Michael Reagan is a Vietnam veteran. He's also an artist who draws portraits of fallen soldiers. Since 2003, the Edmonds man has drawn more than 5,000 portraits, and he delivers them to the families of the fallen for free.
For the first time since the project began, he is speaking publicly about something else: the NFL player protests during the national anthem.
“Anybody who knows me knows I held my friend, two of them, Peter Armstrong and Vincent Santaniello, March 28, 1968. Vincent’s blood is still on my hands. Those men came home covered in an American flag,” Reagan said. “Disrespect the flag and you break my heart.”
“It isn’t that their concerns aren’t justified, they are,” Reagan said. “This is not the vehicle to use. People are dying for our flag.”
For nearly 15 years, Reagan’s art has been solely focused on fallen heroes.
After the NFL protests on Sunday, he drew someone else. On Sunday he drew Pittsburgh Steelers Offensive Tackle Alejandro Villanueva. Villanueva was the one player on the Steelers who stood outside the tunnel with his hand over his heart while the rest of his team protested injustice from the locker room during the national anthem.
Since the game, Villanueva has said it was never his intention to be away from his teammates during the anthem, but Reagan still felt it was important to say thanks to the lineman who also happens to be a veteran.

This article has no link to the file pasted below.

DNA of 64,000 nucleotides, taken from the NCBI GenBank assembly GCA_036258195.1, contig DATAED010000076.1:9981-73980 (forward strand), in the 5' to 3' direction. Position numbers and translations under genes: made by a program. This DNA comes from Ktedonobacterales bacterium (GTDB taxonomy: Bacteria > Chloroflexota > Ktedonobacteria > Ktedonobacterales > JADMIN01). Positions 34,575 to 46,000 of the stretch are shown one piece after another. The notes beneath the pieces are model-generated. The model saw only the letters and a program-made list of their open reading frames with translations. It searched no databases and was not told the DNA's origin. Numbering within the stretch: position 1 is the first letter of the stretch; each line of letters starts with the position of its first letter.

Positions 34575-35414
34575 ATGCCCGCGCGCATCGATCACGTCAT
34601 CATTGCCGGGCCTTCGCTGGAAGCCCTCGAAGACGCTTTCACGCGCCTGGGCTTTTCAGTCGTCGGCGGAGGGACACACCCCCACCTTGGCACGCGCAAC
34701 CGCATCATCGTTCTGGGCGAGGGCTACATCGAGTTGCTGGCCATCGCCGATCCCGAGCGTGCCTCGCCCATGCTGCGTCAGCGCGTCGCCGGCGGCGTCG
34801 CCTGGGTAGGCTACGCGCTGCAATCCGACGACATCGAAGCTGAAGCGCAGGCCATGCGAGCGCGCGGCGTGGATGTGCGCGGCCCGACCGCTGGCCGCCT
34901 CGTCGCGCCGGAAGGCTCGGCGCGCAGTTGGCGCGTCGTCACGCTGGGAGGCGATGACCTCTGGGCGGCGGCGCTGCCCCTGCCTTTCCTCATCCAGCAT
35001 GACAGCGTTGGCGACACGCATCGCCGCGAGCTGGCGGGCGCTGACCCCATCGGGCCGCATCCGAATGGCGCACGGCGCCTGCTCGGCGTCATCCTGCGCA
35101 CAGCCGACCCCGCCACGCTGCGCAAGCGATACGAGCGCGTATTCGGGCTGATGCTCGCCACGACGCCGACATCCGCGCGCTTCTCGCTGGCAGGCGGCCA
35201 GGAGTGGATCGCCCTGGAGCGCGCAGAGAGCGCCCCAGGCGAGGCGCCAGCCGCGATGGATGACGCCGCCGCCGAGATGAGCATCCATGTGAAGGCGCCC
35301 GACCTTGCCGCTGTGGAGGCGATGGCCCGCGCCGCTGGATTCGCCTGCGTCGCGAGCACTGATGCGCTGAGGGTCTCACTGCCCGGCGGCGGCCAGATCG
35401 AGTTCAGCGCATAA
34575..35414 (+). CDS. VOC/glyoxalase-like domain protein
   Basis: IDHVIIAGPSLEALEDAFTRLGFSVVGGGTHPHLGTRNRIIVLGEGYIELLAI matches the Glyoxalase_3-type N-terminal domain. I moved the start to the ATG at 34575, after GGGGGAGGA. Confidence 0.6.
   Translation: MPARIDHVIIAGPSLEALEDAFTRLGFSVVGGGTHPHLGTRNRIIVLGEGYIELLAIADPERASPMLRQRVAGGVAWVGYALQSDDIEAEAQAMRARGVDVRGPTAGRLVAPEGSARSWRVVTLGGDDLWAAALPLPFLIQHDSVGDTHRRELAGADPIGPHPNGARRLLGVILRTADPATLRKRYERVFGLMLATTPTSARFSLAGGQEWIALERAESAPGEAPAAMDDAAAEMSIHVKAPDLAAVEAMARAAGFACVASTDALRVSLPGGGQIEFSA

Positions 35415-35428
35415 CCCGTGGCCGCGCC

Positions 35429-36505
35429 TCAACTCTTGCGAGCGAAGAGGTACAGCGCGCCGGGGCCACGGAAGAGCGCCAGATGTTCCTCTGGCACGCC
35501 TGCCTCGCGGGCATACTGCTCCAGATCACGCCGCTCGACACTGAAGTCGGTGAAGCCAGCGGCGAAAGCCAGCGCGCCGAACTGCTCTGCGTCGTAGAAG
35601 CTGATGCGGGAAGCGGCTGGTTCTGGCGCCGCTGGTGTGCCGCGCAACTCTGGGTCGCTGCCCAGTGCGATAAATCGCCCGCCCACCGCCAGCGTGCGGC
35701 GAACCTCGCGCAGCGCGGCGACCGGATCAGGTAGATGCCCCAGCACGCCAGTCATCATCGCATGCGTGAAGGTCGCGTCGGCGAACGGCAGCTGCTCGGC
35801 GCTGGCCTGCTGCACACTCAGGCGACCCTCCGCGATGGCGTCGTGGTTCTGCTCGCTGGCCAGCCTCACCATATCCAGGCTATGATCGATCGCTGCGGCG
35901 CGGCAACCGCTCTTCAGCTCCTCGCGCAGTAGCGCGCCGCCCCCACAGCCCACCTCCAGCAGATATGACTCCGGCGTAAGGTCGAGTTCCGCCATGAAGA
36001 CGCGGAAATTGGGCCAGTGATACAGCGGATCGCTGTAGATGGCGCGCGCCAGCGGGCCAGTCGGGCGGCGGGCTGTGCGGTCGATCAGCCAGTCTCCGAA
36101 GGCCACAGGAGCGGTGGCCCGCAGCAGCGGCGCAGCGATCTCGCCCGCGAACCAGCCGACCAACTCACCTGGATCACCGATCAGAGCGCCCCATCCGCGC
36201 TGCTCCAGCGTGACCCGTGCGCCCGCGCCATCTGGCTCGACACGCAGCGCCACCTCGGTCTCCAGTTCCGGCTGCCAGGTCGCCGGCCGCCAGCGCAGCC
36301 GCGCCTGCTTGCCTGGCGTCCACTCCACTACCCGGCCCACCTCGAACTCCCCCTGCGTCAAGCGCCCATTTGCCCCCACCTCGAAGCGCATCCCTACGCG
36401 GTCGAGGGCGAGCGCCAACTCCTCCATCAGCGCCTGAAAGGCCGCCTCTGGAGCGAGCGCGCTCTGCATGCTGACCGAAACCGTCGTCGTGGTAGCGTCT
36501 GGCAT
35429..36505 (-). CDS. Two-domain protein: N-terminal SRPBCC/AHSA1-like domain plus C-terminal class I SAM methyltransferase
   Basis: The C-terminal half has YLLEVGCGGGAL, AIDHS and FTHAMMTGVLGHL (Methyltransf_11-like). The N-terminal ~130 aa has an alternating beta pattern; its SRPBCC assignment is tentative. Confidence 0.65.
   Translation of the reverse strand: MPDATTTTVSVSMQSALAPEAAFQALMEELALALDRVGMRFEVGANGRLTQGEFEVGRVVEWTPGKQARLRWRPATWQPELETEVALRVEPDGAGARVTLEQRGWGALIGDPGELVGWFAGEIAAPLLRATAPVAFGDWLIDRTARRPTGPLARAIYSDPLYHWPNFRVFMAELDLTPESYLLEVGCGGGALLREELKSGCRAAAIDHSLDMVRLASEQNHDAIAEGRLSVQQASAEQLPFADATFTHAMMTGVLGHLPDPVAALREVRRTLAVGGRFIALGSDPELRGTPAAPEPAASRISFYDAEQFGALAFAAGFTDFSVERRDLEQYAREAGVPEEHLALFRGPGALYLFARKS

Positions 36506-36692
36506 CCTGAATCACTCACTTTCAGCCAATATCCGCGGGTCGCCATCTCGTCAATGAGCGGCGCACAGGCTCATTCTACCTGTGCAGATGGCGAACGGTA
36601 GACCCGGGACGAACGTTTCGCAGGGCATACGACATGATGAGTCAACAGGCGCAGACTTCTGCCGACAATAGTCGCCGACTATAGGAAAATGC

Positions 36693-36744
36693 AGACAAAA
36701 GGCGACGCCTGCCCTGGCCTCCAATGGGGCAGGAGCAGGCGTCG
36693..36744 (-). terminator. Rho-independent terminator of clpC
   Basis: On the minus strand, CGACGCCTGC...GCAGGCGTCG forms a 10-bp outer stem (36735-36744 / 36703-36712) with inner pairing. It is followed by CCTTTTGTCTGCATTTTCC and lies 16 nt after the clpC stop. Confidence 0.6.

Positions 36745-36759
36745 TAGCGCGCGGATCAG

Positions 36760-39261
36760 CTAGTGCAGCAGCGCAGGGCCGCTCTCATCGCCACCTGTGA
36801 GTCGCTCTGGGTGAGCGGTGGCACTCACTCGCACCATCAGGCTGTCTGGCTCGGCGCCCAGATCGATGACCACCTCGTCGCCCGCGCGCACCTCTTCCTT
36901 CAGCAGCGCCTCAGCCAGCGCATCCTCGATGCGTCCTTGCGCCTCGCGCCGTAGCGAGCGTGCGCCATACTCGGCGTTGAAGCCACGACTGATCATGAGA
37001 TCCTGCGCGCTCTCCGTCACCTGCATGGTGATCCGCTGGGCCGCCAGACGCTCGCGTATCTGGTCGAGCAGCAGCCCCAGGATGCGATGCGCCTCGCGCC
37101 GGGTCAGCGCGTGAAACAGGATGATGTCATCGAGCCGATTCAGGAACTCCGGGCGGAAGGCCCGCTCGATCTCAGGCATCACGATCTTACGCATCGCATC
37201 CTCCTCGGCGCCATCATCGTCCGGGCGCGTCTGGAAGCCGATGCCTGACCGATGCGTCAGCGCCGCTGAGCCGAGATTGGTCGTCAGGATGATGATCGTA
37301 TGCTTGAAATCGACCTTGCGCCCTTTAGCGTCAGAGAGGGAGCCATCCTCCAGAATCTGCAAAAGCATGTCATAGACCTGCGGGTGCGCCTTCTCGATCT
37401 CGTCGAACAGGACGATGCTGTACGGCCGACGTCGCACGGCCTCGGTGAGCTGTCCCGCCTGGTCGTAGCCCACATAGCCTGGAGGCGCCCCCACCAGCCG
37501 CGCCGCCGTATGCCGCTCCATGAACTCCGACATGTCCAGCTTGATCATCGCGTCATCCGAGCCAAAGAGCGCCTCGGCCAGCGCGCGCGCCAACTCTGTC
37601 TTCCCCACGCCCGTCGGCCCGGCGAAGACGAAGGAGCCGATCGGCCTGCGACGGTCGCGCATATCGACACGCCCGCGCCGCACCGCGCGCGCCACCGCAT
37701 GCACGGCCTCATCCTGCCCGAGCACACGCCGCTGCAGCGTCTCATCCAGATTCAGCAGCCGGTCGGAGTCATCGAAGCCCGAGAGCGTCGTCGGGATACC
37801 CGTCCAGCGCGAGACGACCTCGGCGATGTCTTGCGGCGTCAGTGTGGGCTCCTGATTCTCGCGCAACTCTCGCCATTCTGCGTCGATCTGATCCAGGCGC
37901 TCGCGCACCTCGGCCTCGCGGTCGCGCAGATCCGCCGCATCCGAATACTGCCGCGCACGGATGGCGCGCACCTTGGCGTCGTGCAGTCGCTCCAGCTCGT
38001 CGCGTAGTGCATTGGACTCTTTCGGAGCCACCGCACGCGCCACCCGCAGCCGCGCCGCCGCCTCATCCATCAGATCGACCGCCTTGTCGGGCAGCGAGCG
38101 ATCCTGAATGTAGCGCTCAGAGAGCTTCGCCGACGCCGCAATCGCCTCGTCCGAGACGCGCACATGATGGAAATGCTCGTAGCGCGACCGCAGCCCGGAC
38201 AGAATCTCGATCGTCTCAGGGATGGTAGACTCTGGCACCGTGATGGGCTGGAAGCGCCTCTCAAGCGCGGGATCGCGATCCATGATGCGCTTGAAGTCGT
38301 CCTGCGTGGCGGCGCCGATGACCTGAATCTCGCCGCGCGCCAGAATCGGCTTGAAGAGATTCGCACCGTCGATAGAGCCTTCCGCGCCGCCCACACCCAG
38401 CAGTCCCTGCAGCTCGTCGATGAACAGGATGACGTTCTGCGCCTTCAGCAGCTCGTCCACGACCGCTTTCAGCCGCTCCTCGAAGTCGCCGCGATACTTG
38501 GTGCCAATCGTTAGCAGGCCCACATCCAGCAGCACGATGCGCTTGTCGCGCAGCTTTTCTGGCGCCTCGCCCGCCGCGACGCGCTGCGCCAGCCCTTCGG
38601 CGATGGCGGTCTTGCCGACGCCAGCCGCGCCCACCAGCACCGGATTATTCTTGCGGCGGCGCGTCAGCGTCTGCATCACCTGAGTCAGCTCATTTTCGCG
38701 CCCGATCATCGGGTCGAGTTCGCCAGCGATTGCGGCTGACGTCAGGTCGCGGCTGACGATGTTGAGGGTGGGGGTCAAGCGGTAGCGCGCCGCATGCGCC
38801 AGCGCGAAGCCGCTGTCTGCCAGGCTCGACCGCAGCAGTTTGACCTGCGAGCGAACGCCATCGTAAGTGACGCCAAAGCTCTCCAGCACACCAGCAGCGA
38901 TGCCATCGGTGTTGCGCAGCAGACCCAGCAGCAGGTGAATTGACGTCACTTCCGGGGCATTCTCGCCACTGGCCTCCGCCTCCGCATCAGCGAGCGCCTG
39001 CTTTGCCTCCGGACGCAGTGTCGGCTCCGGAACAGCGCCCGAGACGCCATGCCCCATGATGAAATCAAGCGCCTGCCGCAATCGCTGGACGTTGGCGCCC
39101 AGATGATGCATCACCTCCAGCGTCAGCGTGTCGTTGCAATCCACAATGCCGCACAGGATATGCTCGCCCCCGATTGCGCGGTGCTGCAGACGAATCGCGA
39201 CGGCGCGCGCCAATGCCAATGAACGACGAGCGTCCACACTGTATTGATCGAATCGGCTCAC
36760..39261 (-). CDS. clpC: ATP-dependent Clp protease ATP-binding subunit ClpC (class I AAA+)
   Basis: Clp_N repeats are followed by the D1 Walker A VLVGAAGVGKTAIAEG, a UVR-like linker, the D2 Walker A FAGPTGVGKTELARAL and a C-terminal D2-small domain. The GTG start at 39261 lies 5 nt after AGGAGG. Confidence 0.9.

“I wanted to tell him about who I am and what I’ve been doing, but I also wanted to thank him for his three tours in Afghanistan and what he did on Sunday,” Reagan said. “This soldier came out of the tunnel, put his hand on his chest, and paid attention to the anthem and the flag, which is really important to me.”
Reagan’s favorite team, the Seattle Seahawks, also protested injustice during the national anthem. He said despite their protest, he will remain their fan for a lifetime.
“I love the Seahawks. I’ll always be a fan,” Reagan said. “These are good people. They are all good people. It isn’t that they are bad people and it isn’t that they don’t have a gripe. They do. They’re using the wrong tool. They’re taking what I served for and risked my life for and what my friends died for as their tool. That’s a mistake.”
If you are interested in learning more about the Fallen Heroes Project you can find the details here.
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